WordPress Plugin Settings Are Complex — How Wizards Can Help

Settings. The bane of the developer and the bane of the end user. If you install 99% of WordPress plugins they have too many settings, a setting of a setting, of a sub-setting and to top it off, add another setting on. 

If settings were cake WordPress plugins would be that delicious chocolate cake that the baker decided to add one too many layers of chocolate and made it too sickly, difficult to digest. 

See working in WordPress I can tell you often there’s a user request that reads “Hey {team}, please add a setting for feature X”. 

The problem with that is most plugin shops’ instant reaction is to add it, often these plugin shops are on the smaller side but larger plugins are guilty of the same thing. 

Because why not? A user is happy and in that moment it makes sense. 

Here’s the thing… it makes zero sense at all. 

Settings Complicate The User Experience

Imagine going into a settings screen and having hundreds of settings to configure? Even if you know what every setting is, it’s a pain in the arse. Chances are you or more for that matter your user won’t know what every setting is. 

Now the setup time has gone from an afternoon to a couple of weeks. Because it’s not just a setting, it’s;

  • Reading documentation,
  • Making sure that your site still works after enabling the setting. 
  • Writing into the support team and asking any relevant questions. 

And that’s just the start. Every setting you add, adds complexity and time for the user. The crazy thing? You can assume most settings automatically. 

Basic Mode/Advanced Mode

You get a shiny new game and boot it up, do you want to play on expert or beginner? Expert’s a challenge, but beginner still lets you see the game and get where you want. 

It’s common in the gaming world and is something that I wish more WordPress developers did. See your users don’t need 250 options, you only think they do. 

Now imagine your users want to get started as quickly as possible. You add basic mode and it’s the default for your plugin. It hides 80% of settings. 

And to make it work you utilize a wizard to make the decisions automatically. Yet how does that even work?

Branching Dialogue Trees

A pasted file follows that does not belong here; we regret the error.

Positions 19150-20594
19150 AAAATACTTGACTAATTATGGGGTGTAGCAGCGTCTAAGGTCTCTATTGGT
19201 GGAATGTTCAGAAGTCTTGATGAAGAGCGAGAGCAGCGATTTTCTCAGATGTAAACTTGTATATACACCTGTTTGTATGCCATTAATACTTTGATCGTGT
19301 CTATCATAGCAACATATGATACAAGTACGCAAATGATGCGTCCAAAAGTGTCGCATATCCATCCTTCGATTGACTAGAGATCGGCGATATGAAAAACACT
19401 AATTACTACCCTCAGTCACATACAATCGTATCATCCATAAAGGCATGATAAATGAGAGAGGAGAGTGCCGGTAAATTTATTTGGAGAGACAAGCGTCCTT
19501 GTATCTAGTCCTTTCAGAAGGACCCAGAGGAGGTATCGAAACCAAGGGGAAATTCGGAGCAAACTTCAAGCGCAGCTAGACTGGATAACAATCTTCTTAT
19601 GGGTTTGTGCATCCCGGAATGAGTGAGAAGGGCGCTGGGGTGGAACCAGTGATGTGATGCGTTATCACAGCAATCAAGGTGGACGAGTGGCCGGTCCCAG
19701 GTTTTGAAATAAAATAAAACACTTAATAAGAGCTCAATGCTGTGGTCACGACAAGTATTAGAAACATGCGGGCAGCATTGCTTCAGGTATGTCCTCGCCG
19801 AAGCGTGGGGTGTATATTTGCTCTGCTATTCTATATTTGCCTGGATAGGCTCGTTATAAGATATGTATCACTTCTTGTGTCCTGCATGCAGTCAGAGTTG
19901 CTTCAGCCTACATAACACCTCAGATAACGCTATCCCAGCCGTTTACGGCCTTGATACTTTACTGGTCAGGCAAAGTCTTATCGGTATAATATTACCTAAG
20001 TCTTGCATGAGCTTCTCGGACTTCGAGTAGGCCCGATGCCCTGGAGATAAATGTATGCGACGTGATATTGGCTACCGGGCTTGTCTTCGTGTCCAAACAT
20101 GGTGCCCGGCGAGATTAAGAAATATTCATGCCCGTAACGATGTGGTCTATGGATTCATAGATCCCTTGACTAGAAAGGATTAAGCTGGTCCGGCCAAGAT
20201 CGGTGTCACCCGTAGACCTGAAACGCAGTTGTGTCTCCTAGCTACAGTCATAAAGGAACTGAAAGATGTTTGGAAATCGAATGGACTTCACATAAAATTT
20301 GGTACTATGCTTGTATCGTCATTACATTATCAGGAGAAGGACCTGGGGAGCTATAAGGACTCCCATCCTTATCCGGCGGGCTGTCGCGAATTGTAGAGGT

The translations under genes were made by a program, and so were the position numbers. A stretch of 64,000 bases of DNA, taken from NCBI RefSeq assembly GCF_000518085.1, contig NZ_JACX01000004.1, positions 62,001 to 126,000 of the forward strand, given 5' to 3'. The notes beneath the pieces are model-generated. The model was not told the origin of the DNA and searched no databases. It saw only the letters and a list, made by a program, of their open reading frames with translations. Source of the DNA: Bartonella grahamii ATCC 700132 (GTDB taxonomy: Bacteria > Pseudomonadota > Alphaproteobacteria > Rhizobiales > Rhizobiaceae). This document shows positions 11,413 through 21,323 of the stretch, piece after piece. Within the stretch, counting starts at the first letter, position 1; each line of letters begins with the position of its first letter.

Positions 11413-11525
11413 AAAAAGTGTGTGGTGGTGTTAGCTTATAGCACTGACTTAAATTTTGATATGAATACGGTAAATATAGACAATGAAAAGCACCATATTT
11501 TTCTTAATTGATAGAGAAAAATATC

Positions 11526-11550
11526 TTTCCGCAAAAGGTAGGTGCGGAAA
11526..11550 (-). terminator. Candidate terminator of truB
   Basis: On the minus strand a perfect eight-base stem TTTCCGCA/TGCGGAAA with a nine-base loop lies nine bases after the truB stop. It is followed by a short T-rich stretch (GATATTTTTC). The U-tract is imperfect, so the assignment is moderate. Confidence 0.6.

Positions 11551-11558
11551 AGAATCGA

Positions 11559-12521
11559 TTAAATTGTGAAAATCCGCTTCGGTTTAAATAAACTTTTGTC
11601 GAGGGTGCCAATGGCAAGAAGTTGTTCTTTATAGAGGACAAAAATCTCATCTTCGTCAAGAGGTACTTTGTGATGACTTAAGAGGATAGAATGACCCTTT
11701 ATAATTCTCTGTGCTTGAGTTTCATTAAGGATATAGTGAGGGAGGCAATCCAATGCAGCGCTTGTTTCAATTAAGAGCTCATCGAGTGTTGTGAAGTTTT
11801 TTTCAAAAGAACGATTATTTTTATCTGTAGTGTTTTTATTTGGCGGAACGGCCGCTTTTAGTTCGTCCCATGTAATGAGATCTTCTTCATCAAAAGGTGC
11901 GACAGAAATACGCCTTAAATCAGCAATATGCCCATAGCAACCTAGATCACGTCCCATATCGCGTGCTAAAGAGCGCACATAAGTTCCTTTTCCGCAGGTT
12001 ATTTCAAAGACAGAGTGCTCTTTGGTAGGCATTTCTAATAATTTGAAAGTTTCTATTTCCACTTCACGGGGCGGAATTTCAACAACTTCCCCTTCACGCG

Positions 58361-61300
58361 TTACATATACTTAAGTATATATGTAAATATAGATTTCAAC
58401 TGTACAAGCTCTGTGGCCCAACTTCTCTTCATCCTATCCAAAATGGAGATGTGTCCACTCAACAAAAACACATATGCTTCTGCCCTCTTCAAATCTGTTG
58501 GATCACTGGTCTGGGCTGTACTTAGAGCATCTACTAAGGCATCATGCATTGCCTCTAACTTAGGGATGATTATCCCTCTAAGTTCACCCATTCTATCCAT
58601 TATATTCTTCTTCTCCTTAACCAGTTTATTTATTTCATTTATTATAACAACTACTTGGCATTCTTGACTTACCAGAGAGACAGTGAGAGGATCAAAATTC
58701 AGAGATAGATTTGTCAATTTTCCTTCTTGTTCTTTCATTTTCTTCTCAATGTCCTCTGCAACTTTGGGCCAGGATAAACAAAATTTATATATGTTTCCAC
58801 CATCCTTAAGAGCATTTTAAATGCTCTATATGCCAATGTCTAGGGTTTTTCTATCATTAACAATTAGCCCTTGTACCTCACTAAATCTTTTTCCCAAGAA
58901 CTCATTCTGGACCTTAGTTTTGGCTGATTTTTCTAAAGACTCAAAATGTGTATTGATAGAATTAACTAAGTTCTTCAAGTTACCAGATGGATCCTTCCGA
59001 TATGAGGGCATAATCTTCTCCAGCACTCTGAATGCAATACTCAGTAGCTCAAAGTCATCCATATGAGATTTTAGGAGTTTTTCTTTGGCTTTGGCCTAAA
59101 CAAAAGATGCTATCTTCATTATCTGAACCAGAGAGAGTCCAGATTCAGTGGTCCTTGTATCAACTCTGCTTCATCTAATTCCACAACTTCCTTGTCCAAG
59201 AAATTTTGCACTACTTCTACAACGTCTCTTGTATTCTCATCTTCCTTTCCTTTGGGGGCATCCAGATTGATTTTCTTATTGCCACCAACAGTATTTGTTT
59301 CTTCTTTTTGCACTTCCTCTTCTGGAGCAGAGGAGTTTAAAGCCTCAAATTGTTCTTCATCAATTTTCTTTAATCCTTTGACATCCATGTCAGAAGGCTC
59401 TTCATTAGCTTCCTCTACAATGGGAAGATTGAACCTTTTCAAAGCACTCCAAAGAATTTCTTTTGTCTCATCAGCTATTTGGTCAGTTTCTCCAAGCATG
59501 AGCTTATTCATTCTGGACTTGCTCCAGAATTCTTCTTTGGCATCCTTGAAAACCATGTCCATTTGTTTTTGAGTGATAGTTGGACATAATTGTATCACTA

If you’re a fan of JRPGs, or RPGs in general you’ll be familiar meeting an NPC (non-player character) that gives you a quest but the quest or outcome can depend on what answers you select throughout the dialogue tree. 

You can use the same principle for your setup wizard. Ask the users a set of questions and change the next set of questions and the behind the scenes features as they answer them.

Let’s say you have a membership plugin you might ask the user in the wizard “Do you want to offer free trials?” With the options yes|no. If the user selects yes, you can enable the feature automatically.

And that’s a really simple example. Depending on how complex your plugin is, you can automatically configure 10-20 settings with one or two questions. 

Then once the wizard is finished you don’t show all the settings to the end user. Instead this is where advanced mode comes in. 

In your settings panel somewhere you have a toggle switch called “Advanced Mode”. 

Advanced Mode in WordPress Plugins

Advanced mode is like playing a video game on expert difficulty, it’s meant to be for agencies, developers and those who are experts in their field and need to see everything to configure each piece of the website. 

These users are generally more technically savvy and can figure out things for themselves whilst making use of official documentation and tutorials. 

Imagine how much easier it can be for your users by hiding all those pesky settings they never need after the initial setup of your plugin?

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